May 9, 2018 | Erin Bluvas, email@example.com
Kenya Moore’s high school in Sanford, Florida didn’t have an athletic trainer, but she was always intrigued with the recovery process after seeing friends experience season-ending injuries. She began shadowing athletic trainers in the surrounding areas to learn more about the profession and quickly realized that’s what she wanted to do as a career.
After gaining academic and clinical experience with sports teams through her undergraduate program in athletic training at the University of Florida, Moore decided she wanted to enroll in a post-professional athletic training program to continue to improve clinically. “USC’s program was recommended to me and after research and the interview process, I believed it was the best choice because of all of the vast experiences it would offer, the way it would challenge me, the emphasis on both educational and clinical experiences, and the community of people involved with the program,” she says.
Two years later, Moore is graduating with a master of science in advanced athletic training, a program housed in the exercise science department since 2016. She recently successfully defended her research project, Examination of Energy Availability and Injury Prevalence Among Collegiate Dancers. Moore’s clinical experiences at USC included working with college and high school sports teams (e.g., football, volleyball, wrestling, basketball, cross country/track, cheer, softball, baseball, soccer) and groups in the performing arts.
Volunteering with Columbia City Ballet sparked Moore’s interest in the performing arts, and this past year she had the opportunity to serve as the head athletic trainer for the USC Marching Band & Dance Company. “I wanted to understand more about demands within the performing arts setting and ways in which we can approach healthcare for this population,” she says.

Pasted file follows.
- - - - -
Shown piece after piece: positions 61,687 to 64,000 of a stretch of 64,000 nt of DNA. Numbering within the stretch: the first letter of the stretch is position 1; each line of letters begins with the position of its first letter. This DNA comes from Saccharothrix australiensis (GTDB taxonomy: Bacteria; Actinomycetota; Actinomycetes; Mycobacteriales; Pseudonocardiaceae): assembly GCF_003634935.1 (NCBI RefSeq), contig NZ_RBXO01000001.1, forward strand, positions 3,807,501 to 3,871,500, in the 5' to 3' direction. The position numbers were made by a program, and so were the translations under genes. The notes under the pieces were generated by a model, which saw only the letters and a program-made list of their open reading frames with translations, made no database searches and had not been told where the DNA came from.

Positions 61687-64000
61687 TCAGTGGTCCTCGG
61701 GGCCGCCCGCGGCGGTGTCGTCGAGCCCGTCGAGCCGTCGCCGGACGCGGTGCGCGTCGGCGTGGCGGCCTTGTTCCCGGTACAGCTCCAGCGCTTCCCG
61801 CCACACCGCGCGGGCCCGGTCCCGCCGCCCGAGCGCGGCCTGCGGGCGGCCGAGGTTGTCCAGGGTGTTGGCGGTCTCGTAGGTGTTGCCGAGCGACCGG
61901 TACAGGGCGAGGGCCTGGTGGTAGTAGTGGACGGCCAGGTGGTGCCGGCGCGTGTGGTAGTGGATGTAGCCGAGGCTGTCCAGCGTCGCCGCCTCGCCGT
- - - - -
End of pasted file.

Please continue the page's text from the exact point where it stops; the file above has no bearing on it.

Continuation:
In addition to focusing her master’s research project on the topic, she also co-authored an abstract with 2016 athletic training alumna Elena Burrus on “Examination of Female Athlete Triad Components in a College Dance Company.” Their research will be published in the Journal of Medicine & Science in Sport & Exercise this summer.
“Throughout my time here I’ve had many people who I’ve been influenced by and sought for advice,” she says. “However, my doctoral mentor, Erin Moore, and research chair/program director, Dr. Toni Torres-McGehee, have been influential in various areas—specifically, with research and helping guide me through the process.”
After graduation, Moore plans to gain additional clinical experience while engaging her community to promote athletic training. Long-term she is open to obtaining more credentials and furthering her education in the field.
“Athletic training is a very rewarding profession, and this degree is challenging but worth it,” she says. “Although we give so much of ourselves to others, often times we gain so much by the experiences we have and the lives we change.”